The first step is segmenting the problem. Consider that the reliance on channels is actually increasing, not decreasing, especially as it relates to the mid-market:
- Vendors expect channels to continue to be important – 50% of technology sales revenue is driven by resellers (according to a Forrester survey). In the same survey, Forrester expects the percentage of revenue to increase by 4–6%.
- Vendors are segmenting their sales – A 2013 survey also showed that vendors were increasingly turning to E-commerce for B to small B (sell direct to smaller customers); while for mid-level and enterprise customers, vendors were actually increasingly relying up on reselling channels..
The implications are that marketers should be using the appropriate channels for each audience – leverage E-commerce for direct relationships with smaller vendors who already get little attention from reselling channels, and then leverage resellers where the contextual support and solution capabilities are most needed with the margins to support them.
Bottom-line though, there is going to be some give and take in these types of situations. Here are some of the ways we’ve seen B2B organizations learn how to “play nicely” when it comes to e-commerce, direct sales, and distributor relationships.
- Define boundaries of revenue / lead opportunity – not surprisingly, size by geography is the simplest, and most oft used cut
- Leverage each other’s strengths – resellers are often great at landing the first time sale but are weaker when it pertains to renewals, etc. A solid B2i relationship provides customer-nurturing solutions like email reminders and communications to make this process easier and more reliable. These reminders, online outreach and rich content often come from the vendor who has the margins and resources to carry it off.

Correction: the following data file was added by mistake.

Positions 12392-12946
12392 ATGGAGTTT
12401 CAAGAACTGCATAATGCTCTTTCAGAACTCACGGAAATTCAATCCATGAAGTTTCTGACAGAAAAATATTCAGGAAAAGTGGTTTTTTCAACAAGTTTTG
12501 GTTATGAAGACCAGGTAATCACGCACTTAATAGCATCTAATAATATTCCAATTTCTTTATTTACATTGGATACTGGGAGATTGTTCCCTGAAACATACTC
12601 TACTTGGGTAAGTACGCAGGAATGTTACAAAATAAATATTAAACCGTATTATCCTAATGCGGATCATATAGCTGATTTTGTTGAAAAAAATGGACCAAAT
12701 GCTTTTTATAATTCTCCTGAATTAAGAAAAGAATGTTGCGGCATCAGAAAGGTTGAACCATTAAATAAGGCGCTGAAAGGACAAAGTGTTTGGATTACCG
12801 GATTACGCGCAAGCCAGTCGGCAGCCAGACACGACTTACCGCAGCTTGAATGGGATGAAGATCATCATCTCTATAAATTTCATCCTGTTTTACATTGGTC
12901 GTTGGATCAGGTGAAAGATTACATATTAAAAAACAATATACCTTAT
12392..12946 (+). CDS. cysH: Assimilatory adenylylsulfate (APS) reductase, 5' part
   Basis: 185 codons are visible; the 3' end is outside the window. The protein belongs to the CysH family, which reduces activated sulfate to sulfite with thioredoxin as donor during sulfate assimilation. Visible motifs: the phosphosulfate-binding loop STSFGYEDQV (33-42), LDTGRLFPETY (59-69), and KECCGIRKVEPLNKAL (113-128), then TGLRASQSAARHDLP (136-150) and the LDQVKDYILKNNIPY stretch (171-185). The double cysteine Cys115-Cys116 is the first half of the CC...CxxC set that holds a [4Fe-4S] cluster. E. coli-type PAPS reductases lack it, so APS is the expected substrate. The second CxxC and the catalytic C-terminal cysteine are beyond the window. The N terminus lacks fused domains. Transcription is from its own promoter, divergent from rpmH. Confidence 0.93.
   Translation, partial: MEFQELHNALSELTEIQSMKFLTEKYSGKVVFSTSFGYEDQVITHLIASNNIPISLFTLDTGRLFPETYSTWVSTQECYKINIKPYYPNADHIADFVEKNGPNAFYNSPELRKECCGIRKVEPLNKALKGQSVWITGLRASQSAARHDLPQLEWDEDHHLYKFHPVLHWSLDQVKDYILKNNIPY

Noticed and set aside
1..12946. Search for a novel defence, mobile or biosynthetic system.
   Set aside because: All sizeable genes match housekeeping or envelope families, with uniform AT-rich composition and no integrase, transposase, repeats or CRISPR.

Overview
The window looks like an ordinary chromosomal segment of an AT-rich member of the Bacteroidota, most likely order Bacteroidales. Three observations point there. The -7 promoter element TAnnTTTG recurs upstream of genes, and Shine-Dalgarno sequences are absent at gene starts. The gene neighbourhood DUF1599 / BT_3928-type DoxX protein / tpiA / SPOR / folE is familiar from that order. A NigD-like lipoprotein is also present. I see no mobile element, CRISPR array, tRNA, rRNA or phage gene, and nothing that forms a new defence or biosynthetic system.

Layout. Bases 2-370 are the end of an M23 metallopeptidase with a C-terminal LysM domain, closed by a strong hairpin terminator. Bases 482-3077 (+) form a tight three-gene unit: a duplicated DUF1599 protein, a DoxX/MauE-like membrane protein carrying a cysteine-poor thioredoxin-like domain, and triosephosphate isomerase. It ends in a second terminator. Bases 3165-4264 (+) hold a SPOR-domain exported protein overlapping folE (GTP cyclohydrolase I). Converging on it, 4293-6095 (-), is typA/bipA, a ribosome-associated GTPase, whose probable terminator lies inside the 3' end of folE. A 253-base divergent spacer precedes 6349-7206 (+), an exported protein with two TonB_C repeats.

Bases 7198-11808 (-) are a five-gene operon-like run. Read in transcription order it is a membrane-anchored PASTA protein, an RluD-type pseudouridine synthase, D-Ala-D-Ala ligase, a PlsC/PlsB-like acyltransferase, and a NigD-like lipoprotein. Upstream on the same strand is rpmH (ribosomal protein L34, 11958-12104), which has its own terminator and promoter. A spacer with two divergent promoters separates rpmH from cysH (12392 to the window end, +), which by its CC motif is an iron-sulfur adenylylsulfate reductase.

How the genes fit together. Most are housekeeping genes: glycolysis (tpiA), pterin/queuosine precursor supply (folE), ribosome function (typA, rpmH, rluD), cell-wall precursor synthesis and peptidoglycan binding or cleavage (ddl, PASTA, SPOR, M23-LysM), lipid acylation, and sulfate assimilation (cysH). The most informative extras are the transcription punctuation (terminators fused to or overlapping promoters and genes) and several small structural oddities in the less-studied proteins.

- Leverage the appropriate e-commerce tools to handle renewals directly (at the vendor level) while still providing appropriate attribution for the original sales agent / reseller, as well as to redirect customers to the channel for in-context support.
Lastly, would you provide any examples of how the B2i customer experience has led to stronger, more significant B2B sales opportunities?
Sure! Here are two examples:
- First, a large software vendor. I can’t share the name, but they are one of the top 10 largest
software companies in the world. They needed to move beyond just direct sales and strongly enter the mid-market with their offerings worldwide. They started with building around a major subscription billing solution – an approach that took them nine months, requiring custom development, and still only resulted in a basic online selling site for the US only. To add injury to insult, they had 20 other products to bring online, not to mention to release internationally. We came in and told them we could help get their product up and running in 30 days in over 100 countries… and we did. This gave them the ability to not only begin providing a seamless way for individual IT buyers from around the world to easily engage with products priced and marketed to these individuals, but also serve as a rich lead pipeline to build on these individual relationships to penetrate the businesses these individuals represented.